The Dow Jones Industrial Average (DJINDICES:^DJI) ended in the green for a third-straight session on Tuesday despite subpar real estate data for May and a larger-than-expected rise in the consumer price index. Curiously enough, Home Depot (NYSE:HD) stock finished as one of the best blue chip performers for a second-straight day. Investors will listen intently to the Federal Open Market Committee tomorrow as members discuss the economy and interest rates. With Wall Street cautiously optimistic about what the central bank leaders will do and say on Wednesday, the Dow rose 27 points, or 0.2%, to end at 16,808.
Yesterday, Home Depot shares finished as outperformers after a popular gauge of builder sentiment ticked higher. But May's housing starts data, which missed market expectations, should've been a net negative for Home Depot. Housing starts, or the number of residential projects that builders break new ground on, fell 6.5% in May from April. The data could encourage the Fed to keep interest rates lower for longer, but policy makers have already vowed to keep rates at rock-bottom levels for the foreseeable future. Whatever the rationale, Home Depot stock was up 1.4% today.
King Digital Entertainment (UNKNOWN:KING.DL) shareholders saw even bigger gains on Tuesday, and for similarly fuzzy reasons. Shares of the game developer, best known for its Candy Crush Saga game, soared 4% today. While there was no definitive impetus behind the move today, I think King's top brass deserve credit for the way the stock's IPO was priced back in March. Pricing the public offering at $22.50 a share, or a valuation of roughly $6 billion, the stock trades at more than a 20% discount to that price today. However, unlike other businesses taking advantage of the frothy IPO market in recent years, King Digital is debt free, and has been both cash flow positive and profitable for nearly a decade.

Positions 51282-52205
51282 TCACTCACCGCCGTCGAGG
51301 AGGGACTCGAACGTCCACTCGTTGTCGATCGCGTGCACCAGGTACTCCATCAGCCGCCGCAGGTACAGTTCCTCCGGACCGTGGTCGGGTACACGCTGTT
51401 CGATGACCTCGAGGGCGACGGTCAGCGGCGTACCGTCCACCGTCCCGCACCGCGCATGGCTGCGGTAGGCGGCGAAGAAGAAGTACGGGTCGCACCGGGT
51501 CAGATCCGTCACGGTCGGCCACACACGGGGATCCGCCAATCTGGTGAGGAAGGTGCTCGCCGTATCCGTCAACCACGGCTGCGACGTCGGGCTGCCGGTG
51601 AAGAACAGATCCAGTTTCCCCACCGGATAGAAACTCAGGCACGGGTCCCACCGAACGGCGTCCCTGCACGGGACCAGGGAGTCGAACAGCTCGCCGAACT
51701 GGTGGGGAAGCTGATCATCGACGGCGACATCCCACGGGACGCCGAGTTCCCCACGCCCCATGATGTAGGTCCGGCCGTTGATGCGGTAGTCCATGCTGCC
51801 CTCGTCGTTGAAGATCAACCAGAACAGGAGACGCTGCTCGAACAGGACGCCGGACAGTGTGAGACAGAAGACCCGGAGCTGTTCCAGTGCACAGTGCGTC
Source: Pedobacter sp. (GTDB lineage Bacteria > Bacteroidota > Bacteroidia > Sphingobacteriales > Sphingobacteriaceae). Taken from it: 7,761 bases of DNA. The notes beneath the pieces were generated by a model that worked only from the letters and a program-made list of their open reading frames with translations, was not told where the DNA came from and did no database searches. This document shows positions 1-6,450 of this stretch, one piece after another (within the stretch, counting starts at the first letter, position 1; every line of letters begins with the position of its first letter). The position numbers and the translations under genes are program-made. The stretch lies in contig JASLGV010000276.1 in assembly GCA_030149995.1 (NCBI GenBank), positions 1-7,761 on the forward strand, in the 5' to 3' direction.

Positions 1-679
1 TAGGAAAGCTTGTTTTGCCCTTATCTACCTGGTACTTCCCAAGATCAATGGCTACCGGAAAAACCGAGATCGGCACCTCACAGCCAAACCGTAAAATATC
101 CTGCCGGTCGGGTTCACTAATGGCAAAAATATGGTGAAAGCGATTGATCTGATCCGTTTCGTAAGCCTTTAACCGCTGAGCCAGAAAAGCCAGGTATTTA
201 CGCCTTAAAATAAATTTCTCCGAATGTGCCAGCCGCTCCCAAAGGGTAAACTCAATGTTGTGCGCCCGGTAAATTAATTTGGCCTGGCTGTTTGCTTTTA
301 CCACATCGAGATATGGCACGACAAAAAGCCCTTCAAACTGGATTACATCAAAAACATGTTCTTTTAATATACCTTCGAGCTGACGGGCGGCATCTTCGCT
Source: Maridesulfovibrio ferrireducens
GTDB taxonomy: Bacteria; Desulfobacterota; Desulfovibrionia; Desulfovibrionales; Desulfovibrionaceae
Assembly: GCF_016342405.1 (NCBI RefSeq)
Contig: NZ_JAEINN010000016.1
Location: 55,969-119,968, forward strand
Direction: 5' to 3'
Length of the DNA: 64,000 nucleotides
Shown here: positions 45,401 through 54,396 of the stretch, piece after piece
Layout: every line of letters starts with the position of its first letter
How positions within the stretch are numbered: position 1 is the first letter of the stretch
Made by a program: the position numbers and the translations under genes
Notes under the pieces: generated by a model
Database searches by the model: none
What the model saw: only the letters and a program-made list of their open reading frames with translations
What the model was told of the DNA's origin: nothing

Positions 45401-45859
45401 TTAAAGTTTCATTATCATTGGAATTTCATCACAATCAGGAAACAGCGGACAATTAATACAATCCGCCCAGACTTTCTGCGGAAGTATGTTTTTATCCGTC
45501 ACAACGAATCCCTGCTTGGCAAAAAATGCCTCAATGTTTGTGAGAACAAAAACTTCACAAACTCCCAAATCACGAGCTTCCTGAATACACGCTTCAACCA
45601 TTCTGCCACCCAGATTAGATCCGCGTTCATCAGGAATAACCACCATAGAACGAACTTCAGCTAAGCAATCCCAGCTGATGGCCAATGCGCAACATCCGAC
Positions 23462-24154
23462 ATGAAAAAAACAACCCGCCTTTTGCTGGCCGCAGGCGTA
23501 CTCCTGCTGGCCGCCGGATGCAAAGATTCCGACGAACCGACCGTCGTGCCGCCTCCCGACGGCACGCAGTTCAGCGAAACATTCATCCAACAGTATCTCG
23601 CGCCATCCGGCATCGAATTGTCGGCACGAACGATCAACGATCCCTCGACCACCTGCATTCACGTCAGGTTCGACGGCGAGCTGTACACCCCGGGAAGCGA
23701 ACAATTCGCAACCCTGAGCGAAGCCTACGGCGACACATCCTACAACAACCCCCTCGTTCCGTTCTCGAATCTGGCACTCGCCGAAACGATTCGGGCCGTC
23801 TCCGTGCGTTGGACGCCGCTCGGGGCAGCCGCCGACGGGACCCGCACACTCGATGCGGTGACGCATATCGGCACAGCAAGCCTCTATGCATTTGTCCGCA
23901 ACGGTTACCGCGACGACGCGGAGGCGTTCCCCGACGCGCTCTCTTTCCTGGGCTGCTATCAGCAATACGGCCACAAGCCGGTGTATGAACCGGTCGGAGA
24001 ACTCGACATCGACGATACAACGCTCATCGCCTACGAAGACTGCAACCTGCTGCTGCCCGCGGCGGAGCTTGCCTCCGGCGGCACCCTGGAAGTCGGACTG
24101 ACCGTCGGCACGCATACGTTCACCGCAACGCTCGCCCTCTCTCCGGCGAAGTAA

Lastly, shares of Navigator Holdings (NYSE:NVGS) added 6.2% on Tuesday. The London-based company operates a fleet of more than 20 ships across the globe, transporting liquefied petroleum gas and other products across international waters for energy companies and traders. Navigator Holdings has grown sales at a breakneck speed of more than 60% annually for the last two years. While that's an amazing and enviable rate of growth, shipping gases internationally is a capital-intensive business, and Navigator Holdings may have to take out more debt if it wants to increase its fleet and continue its explosive run.
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